The loss of the liner La Bourgogne, 1898 The sinking of the Titanic in 1912 remains locked in the public imagination as the supreme tragedy of North Atlantic passenger travel, all the more so since elementary safety precautions could have saved many more lives, even if they could not save the ship. What is however quite horrifying is [...]
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So far Antoine Vanner has created 274 blog entries.
HMS Guardian 1789 – an epic battle for survival Some while ago I discovered the wonderful 1895 publication “Story of the Sea”, edited by “Q” (Sir Arthur Quiller Couch 1863-1944), with contributions from several luminaries of the era and splendid illustrations. It dates from the period in which the British general public’s fascination with [...]
Hell at Sea: Merchant Service in the mid-19th Century It is impossible to see images of the great clippers and other large vessels under sail in the mid to late 19th Century, a time when hull design and the technologies and disciplines of managing sail reached their apogee, without being fired with admiration. The [...]
Guest Blog by Bob Cordery: Making the best of what you have: Germany’s Kriegsmarine and some of the warships it captured Introduction by Antoine Vanner: A few weeks ago, I posted a blog article about the varied career of the late 19th-Century Dutch protected cruiser Gelderland. (Click here to read it if you missed [...]
Capturing a Slaver—1845 Classic Pantaloon In an earlier blog (Click here to read it if you missed it previously) I outlined the duties – and the attendant hazards – of the Royal Navy’s Anti-Slavery Squadron off the West African coast in the era 1815 [...]
1916 Illustrated – a German Perspective 1916 was to be a momentous year in WW1, notable for the battles of Verdun, the Somme and Jutland, of the siege of Kut, of the Brusilov Offensive and of the smashing of Rumania, I found it interesting to see how it was viewed from a German perspective. [...]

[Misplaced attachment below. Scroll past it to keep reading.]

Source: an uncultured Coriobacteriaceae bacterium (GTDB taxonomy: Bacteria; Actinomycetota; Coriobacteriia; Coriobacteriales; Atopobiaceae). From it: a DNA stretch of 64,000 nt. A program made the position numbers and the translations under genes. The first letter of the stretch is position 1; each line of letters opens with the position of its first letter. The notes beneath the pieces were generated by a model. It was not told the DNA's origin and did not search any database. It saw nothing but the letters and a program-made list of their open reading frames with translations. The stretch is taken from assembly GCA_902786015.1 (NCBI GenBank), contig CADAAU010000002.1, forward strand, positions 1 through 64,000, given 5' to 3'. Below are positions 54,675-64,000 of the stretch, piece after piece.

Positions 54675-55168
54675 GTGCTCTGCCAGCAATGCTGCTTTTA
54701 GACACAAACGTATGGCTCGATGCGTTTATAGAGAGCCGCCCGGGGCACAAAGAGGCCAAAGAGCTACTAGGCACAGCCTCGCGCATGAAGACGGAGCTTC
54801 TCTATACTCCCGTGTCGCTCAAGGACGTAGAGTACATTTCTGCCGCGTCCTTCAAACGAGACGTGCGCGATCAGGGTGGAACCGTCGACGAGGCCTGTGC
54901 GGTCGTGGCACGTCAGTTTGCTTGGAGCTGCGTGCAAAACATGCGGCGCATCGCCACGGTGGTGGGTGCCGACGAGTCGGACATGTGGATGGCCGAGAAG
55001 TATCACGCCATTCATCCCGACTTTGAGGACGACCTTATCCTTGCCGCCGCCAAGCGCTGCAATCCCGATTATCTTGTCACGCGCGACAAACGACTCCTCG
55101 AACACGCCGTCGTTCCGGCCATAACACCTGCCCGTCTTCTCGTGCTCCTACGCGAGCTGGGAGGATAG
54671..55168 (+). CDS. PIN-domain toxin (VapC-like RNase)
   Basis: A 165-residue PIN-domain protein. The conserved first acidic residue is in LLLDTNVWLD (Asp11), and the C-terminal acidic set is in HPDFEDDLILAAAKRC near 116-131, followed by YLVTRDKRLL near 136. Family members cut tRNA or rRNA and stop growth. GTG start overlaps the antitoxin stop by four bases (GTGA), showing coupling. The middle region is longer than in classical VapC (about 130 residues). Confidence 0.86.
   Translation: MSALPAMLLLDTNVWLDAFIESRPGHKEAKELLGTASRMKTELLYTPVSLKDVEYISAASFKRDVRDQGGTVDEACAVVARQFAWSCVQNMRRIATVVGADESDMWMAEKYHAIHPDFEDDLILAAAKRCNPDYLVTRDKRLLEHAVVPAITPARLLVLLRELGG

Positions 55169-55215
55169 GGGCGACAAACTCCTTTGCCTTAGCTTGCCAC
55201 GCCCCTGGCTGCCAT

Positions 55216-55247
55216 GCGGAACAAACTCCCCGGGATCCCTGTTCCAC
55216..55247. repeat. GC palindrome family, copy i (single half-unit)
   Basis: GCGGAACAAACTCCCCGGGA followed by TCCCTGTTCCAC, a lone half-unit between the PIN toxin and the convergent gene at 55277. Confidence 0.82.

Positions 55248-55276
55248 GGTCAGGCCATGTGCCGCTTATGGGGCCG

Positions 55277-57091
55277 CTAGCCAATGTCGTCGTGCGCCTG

THE EPIC OF THE SCHOONER BETSEY, 1805 I recently came across a book – undated, but clearly late 19th Century – entitled “Thrilling Narratives of Mutiny, Murder and Piracy”. It was published in New York, though the author is not named. It is however a treasure house of accounts of obscure maritime events. One [...]
The Royal Navy’s Pre-Dreadnoughts' Sacrifice HMS Dreadnought - the Game Changer. Ten 12-inch guns and turbine driven The launch of HMS Dreadnought in 1905 made all other battleships afloat into “Pre-Dreadnoughts” overnight, incapable of fighting in the battle line with the new “all big-gun” battleship and her successors. In the Royal Navy, pre-dreadnought designs [...]
The Royal Navy's Capture of Curaçao 1807 Lying some 40 miles north of the Venezuelan coast, the Caribbean island of Curaçao is today a separate country within the Kingdom of the Netherlands. It was first colonised by the Dutch in the mid-17th Century and was to have major strategic importance thereafter since it contains [...]
The varied career of the Dutch Protected Cruiser Gelderland My wife’s grandmother, a splendid lady who died at almost 100 in the 1980s, gave me a very graphic eye-witness account of actually seeing the ex-president of the Transvaal, Paul Kruger. He was then being applauded by a crowd while taking a carriage ride in Amsterdam [...]